That popping sound is most likely due to the fact that your articular disc has been displaced anteriorly but it is reducing on its own. Most of the time, non-surgical treatment will suffice such as patient education, physical therapy, and occlusal splint fabrication.

Nonetheless, it is still not a bad idea to have your wisdom teeth removed since you don't chew with them and they're prone to infections. If you already have them removed, it eliminates them as suspects whenever you have inexplicable jaw pain!



David Chen 200 x 200.jpg

About the author: Dr David Chen, DDS

Hello, I'm Dr Chen and I'm an actively practicing dentist in Long Island City, NY. I graduated from Columbia University College of Dental Medicine in 2016 but prior to going to dental school I was already working in the dental field. It's been more than a decade since I first got to know dentistry and let me tell you, time flies by quickly. Since then I've developed a fondness for writing, which is how this all got started!

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Medical Disclaimer:

This blog is purely meant for information purposes and should not be used as medical advice. Each situation in your mouth is unique and complex. It is not possible to give advice nor diagnose any oral conditions based on text nor virtual consultations. The best thing to do is to go in person to see your dentist for an examination and consultation so that you can receive the best care possible.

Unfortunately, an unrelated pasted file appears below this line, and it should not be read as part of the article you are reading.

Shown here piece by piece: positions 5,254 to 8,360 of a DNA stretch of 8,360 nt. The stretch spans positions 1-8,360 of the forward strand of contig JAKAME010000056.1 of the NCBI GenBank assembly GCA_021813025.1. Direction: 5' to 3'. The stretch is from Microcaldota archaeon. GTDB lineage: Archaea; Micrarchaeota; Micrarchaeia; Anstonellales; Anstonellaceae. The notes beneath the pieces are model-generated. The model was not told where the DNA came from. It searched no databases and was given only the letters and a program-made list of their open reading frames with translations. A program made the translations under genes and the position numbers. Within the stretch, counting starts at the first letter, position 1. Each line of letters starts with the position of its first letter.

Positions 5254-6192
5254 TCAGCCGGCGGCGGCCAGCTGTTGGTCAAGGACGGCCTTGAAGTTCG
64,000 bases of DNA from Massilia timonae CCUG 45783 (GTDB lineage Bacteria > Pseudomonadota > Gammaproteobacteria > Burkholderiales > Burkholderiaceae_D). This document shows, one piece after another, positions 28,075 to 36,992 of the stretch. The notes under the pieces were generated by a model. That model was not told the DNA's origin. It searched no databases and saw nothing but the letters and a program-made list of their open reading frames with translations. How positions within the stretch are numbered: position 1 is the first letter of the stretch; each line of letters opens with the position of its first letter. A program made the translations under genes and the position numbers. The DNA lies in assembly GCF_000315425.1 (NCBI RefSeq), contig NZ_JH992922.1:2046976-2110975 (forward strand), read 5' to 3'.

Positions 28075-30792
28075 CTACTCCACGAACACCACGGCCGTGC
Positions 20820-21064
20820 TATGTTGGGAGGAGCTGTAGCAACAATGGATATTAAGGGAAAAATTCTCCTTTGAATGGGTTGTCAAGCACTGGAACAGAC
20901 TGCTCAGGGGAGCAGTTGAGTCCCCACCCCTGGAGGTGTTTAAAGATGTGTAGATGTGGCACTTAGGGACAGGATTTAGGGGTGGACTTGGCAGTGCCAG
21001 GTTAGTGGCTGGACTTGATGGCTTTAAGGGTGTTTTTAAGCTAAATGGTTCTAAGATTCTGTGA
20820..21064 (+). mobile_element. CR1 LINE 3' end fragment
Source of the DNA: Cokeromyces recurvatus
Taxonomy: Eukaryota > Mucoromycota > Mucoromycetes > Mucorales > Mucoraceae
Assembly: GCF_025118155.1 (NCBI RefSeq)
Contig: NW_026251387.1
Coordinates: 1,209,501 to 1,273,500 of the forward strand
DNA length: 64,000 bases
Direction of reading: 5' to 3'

The purpose of all of this oral health information is to encourage you to see your dentist and to inform you of what you may expect during your visit. Due to the unfortunate nature of dentistry, there isn't really any true home remedies that will get rid of dental problems. Roughly 99.99% of them require in-person intervention by a healthcare professional.

Hint: That is the reason why you can't eliminate seeing dentists in your life!